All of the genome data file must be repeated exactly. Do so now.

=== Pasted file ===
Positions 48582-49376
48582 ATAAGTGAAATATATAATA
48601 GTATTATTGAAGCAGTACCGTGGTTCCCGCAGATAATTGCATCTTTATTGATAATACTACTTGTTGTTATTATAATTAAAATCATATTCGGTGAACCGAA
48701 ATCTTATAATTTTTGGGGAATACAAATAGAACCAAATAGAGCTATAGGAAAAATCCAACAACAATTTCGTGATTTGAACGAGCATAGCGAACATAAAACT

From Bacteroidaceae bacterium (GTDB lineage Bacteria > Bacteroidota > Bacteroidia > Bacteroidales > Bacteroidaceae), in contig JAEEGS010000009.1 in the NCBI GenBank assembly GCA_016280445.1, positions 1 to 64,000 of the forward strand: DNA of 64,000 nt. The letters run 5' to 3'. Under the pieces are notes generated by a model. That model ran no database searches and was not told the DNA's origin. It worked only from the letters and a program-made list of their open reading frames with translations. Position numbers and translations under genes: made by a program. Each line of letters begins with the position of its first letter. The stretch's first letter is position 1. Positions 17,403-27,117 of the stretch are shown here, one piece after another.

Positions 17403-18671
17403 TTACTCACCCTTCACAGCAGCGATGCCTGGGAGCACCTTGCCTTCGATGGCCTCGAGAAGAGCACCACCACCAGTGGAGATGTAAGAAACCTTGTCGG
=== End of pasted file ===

Positions 48582-49376
48582 ATAAGTGAAATATATAATA
48601 GTATTATTGAAGCAGTACCGTGGTTCCCGCAGATAATTGCATCTTTATTGATAATACTACTTGTTGTTATTATAATTAAAATCATATTCGGTGAACCGAA
48701 ATCTTATAATTTTTGGGGAATACAAATAGAACCAAATAGAGCTATAGGAAAAATCCAACAACAATTTCGTGATTTGAACGAGCATAGCGAACATAAAACT

From Bacteroidaceae bacterium (GTDB lineage Bacteria > Bacteroidota > Bacteroidia > Bacteroidales > Bacteroidaceae), in contig JAEEGS010000009.1 in the NCBI GenBank assembly GCA_016280445.1, positions 1 to 64,000 of the forward strand: DNA of 64,000 nt. The letters run 5' to 3'. Under the pieces are notes generated by a model. That model ran no database searches and was not told the DNA's origin. It worked only from the letters and a program-made list of their open reading frames with translations. Position numbers and translations under genes: made by a program. Each line of letters begins with the position of its first letter. The stretch's first letter is position 1. Positions 17,403-27,117 of the stretch are shown here, one piece after another.

Positions 17403-18671
17403 TTACTCACCCTTCACAGCAGCGATGCCTGGGAGCACCTTGCCTTCGATGGCCTCGAGAAGAGCACCACCACCAGTGGAGATGTAAGAAACCTTGTCGG